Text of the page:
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Q: I've got a new boss and want to get off on the right foot. What should I do to build a great working relationship?

A: The new year is when a lot of companies shuffle the ranks and bring in new blood. For many workers, that means they’re going to be answering to a new supervisor. Whether the new boss is someone from within (perhaps one of your former peers), or someone brought in from outside the company, establishing a good rapport right off the bat is critical.

Different people have different communication styles, and HR experts say this can be an inadvertent stumbling block. If you’re used to weekly Monday morning sit-downs, and your new boss wants to pepper you with text messages over the weekend, chances are some adjustments are going to need to be made. And chances are, those adjustments are going to have to come from your end.

The good news is that with more ways than ever to communicate, it should be easy to keep your supervisor abreast of your progress and accomplishments, as well as any issues that crop up along the way. The flip side is that you have to make sure you’re delivering information in the format that’s easiest for your new boss to access.

Here’s how to navigate your way.

Get on the same page. “If you’re lucky, your new manager will schedule time to meet with you and explain their expectations,” says Amanda Augustine, career advice expert at “You can’t meet your manager’s expectations if you don’t know what they are.”

With all that’s on your new boss’s plate, though, you might need to take the initiative yourself. In fact, some suggest this strategy is actually preferred by supervisors.

“It’s so important that an employee ask the boss that question and not the other way around. It shows the desire to want that communication flow to occur,” says Jim Link, chief human resources officer at Randstad North America. Projecting your ambition at the outset will leave a good impression on the boss.

Address how (and how often) to catch up. Ask your new boss about day-to-day check-ins. Should they take place in the boss's office? Via email, video chat, an instant messaging network like Gchat, or Slack? Some supervisors (especially younger ones, HR pros say) might prefer regularly staying in touch via text. Find out how often they want to hear from you too. One boss’s diligent check-ins can be another’s annoying distraction, and you don’t want to fall on the wrong side of that preference.

Next up: Figure out what time of day suits them best. Just because you’re a morning person doesn’t mean you should necessarily expect your boss to be receptive to your questions and feedback before their first cup of coffee. Likewise, you’re not going to get very far trying to get their attention at the end of the day if they’re trying to get out the door to pick up their kids.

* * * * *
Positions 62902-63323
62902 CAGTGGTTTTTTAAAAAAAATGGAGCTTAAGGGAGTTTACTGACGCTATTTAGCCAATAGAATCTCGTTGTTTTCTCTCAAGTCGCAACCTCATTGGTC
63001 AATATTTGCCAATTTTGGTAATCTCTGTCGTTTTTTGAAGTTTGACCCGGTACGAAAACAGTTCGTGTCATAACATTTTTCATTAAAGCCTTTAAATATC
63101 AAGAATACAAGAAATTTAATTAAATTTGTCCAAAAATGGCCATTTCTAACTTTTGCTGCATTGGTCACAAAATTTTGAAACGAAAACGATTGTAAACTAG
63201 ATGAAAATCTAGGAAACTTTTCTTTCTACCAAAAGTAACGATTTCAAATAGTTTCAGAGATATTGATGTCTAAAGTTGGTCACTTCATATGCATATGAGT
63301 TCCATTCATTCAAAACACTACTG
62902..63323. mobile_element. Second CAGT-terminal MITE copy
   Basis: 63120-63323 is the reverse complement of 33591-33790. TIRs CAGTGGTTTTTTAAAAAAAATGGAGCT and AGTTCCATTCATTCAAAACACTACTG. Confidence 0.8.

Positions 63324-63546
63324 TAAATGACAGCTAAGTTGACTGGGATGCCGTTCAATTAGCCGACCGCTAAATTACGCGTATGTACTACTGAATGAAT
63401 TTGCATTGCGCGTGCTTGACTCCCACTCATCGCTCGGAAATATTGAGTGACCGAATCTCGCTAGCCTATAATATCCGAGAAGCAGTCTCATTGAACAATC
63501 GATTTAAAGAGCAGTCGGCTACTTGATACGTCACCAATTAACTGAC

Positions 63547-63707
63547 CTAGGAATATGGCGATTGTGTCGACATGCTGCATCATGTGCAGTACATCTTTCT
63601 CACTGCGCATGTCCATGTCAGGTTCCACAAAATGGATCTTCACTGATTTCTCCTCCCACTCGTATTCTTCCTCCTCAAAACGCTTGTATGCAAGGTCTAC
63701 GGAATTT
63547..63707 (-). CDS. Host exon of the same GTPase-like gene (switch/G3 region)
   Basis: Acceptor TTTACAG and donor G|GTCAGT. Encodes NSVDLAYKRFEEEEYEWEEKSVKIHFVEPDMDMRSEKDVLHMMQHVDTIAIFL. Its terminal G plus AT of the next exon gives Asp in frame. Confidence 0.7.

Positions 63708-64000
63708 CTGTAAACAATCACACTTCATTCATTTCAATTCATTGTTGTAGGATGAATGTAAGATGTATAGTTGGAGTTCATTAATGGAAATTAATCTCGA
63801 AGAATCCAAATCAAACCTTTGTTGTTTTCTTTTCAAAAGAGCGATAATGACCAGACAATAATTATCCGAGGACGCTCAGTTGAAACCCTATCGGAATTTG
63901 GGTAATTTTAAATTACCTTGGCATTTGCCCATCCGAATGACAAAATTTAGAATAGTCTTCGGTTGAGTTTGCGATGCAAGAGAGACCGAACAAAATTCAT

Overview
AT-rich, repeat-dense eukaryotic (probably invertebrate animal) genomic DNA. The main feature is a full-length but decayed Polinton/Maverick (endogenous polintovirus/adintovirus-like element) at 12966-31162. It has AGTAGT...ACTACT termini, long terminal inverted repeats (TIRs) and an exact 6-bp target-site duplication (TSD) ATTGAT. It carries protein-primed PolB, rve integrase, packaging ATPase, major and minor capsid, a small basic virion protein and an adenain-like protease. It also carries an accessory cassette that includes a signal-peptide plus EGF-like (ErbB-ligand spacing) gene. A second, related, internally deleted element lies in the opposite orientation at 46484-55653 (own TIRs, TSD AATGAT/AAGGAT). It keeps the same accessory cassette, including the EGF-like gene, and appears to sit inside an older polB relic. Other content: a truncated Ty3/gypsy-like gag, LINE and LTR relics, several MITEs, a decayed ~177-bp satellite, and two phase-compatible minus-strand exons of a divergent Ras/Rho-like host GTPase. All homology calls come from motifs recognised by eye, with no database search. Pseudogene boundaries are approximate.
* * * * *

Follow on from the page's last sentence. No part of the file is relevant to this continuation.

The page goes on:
Along with general communication preferences, ask how he or she prefers you to request time off, Augustine says. For this and other important messages, she says, use email or text message — something with a “paper trail” you can refer to in the future, if necessary.

Read between the lines. What if the new boss says he or she is fine keeping in touch with nothing more than a weekly email, but then sends dozens of texts or swings by your desk several times a day asking for updates?

In this case, you’re going to have to learn to react based on how they behave rather than just what they say.

“Don’t guess how often they want to hear from you,” says Nancy Mellard, the national leader of consulting company CBIZ's Women’s Advantage leadership program. Instead, observe how they actually behave if you’re getting the sense that their stated preferences don’t jibe with their expectations.

“What really needs to kick in is our emotional intelligence,” Mellard says. “We need to identify if our new boss is really needy when they say they’re not.”

If you’re feeling smothered, it might be a new boss trying to find his or her footing, or you might be dealing with someone who is most comfortable with near-constant communication.

Think positive. It’s easy for a mismatch in communication styles to create unnecessary conflict, especially early on in a work relationship. One way to defuse many potential problems is to avoid getting defensive, Randstad's Link says.

“Always assume positive intent,” he advises. That blizzard of emails doesn’t necessarily mean your new boss is a micromanager. A one-line text shouldn’t be construed as a brusque brush-off either. It’s more likely than not that’s just the way they’re used to communicating.

Workers “tend to think it’s all about us,” and neglect trying to see things from the boss's perspective, Mellard says. But taking things personally is only going to foster resentment and harm your working relationship. “We’re only one piece of our boss’s world,” she says.